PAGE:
A year later, Viktor Orbán is once again blackmailing the EU and threatening to block the European Council at the end of the year, a situation that is especially worrying this time due to the blow it would mean for Ukraine, which hopes that the 27 will give the green light to the opening of accession negotiations. For weeks, the EU has been trying to court Orbán. The president of the European Council, Charles Michel, traveled to Budapest to meet with him; Emmanuel Macron invited him to Paris, Pedro Sánchez telephoned him… But the European Commission has gone from words to actions, which has unlocked 10.2 billion euros that it had in the freezer due to the authoritarian drift in the country.

Brussels’ decision, which had already prepared the ground, became effective this Wednesday, just twelve hours before the start of the marathon summit in which European leaders want to give approval to the progress of enlargement – with the opening of negotiations with Ukraine and Moldova – and also approve the review of the Multiannual Financial Framework, which is a thorny issue for everyone, beyond the ‘no’ advanced by Orbán.

In the European Commission they maintain that “there has been significant progress” regarding the situation of the Hungarian judicial system that allows the country to be handed over 10,200 of the 22,000 million that it has blocked for that reason. The rest of the funds will remain frozen because Hungary still has pending work on matters such as asylum, academic freedom or the minor protection law, which set off alarm bells in Brussels due to the violation of LGTBI rights.

The EU has also recently approved Hungary’s recovery plan – a decision that was not unanimous at the meeting of economy ministers, as three abstained – along with twelve other member states. The step involves the automatic unlocking of 900 million euros in pre-financing that goes directly to the public coffers of Budapest, which will only have to return the money if it does not meet the objectives agreed with Brussels.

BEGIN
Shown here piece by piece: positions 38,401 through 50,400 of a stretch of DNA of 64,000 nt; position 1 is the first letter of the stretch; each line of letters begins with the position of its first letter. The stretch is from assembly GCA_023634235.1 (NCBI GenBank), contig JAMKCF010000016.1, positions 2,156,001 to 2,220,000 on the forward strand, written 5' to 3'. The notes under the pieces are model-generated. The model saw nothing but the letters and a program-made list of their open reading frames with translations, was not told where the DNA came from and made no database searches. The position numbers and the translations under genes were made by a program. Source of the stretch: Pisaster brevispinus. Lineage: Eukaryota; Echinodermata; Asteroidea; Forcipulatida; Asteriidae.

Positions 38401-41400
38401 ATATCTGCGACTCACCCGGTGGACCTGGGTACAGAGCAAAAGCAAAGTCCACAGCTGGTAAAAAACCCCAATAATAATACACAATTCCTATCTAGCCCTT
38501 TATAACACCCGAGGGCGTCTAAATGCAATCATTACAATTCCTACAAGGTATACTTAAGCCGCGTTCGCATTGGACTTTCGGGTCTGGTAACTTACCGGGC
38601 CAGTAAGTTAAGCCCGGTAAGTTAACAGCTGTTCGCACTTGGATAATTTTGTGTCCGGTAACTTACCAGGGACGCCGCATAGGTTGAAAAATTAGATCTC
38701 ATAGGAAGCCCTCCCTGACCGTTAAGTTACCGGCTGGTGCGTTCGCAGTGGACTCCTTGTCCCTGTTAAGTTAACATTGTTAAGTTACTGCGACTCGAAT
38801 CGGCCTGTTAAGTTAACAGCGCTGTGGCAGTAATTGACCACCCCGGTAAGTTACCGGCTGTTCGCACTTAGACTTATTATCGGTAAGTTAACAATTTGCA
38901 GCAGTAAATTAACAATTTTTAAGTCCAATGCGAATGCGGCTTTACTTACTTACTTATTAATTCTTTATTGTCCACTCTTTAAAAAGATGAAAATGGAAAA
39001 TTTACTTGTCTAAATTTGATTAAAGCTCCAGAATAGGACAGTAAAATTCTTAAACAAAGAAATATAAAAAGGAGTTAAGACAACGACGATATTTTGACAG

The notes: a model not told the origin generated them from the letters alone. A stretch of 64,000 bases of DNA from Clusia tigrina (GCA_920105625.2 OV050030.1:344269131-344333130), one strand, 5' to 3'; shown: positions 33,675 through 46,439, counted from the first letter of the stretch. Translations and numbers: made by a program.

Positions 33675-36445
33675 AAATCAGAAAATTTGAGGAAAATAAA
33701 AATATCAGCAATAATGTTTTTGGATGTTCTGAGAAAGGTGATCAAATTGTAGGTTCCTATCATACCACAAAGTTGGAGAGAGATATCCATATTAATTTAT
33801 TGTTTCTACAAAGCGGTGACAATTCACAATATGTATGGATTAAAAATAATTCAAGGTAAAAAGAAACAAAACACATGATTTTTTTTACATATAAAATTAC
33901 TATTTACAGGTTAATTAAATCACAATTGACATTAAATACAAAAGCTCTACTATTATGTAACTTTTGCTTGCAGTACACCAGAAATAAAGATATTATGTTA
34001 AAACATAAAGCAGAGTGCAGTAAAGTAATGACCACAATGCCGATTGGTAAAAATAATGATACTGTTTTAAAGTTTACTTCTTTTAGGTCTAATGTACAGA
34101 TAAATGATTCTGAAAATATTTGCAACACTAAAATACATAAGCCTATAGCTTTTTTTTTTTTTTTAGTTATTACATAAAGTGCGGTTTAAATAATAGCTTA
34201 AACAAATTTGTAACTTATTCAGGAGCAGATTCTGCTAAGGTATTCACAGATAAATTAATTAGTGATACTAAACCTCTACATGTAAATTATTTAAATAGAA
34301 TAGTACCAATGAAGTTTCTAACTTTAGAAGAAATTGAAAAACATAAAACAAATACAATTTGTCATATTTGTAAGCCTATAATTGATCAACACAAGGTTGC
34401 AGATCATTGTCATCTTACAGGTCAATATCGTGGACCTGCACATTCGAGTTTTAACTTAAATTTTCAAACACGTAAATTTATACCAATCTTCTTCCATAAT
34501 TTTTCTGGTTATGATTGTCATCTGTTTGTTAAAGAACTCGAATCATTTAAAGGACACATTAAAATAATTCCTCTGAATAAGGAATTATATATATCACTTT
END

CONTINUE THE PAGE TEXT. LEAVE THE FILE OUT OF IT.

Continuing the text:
But the gestures towards Hungary do not appear to have generated any change in the position of Orbán, whose chief of staff, Balaz Orbán, has put a price on support for Ukraine. Specifically, 30,000 million euros in exchange for supporting the plan in which the rest of the 26 members of the EU agree to financially support Ukraine until 2027 with 50,000 million euros (17,000 in aid and 33,000 in loans) to through the review of the Multiannual Financial Framework. According to Bloomberg, the prime minister’s chief of staff was open to accepting that proposal as long as the European Commission unlocks the nearly 22 billion that remain in the freezer.

Brussels’ decision is controversial. The majority groups in the European Chamber (EPP, socialists, liberals and greens) have sent a letter to the president of the European Commission, Ursula von der Leyen, in which they demanded that she not release the funds after the community government had raided the road in recent weeks. “It is impossible to analyze whether the National Judicial Council will be independent not only on paper but also in its composition. Until this is the case, all the reforms that reinforce their competence could be null,” the MEPs warn in their letter, advanced by the EFE Agency, about the elections for the governing body of judges, which will be held on December 10. January.

But the European Commission had previously done the work of analyzing the judicial reform and has unblocked the funds related to it at the moment in which the latest law was published in the Hungarian official gazette and also coinciding with the European Council in the that Orbán threatens to block all policy regarding Ukraine, including the opening of accession negotiations.

After the meeting of EU foreign ministers this Monday, in which the Ukrainian Dmitro Kuleba participated in person, who assured that Ukraine has already complied with three of the four conditions that Brussels set for it to formally open negotiations, Hungary again rejected all hope to the ground. “The European Commission’s analysis and assessment that Ukrainians have already met 4 of the 7 preconditions for accession is simply not true. That is a false statement,” said Minister Péter Szijjártó.

Orbán has reiterated in public, in private, on social networks or by letter his opposition to the opening of negotiations with Ukraine. Through the social network ”.

“The Hungarian Government will do everything possible to protect the rights of the Hungarian community in Ukraine,” he stated in a letter in which he accused the European Commission of “inadequate preparation” of the process that, paradoxically, falls on the Hungarian commissioner, Olivier. Várhelyi, who is responsible for the Neighborhood portfolio. “Talking to the prime ministers of the member states is not a role for commissioners,” he responded to the question of whether he had spoken to Orbán to get him to support the Brussels proposal. “But we would like the European Council to follow the recommendations we have made,” he added.

Source: www.eldiario.es

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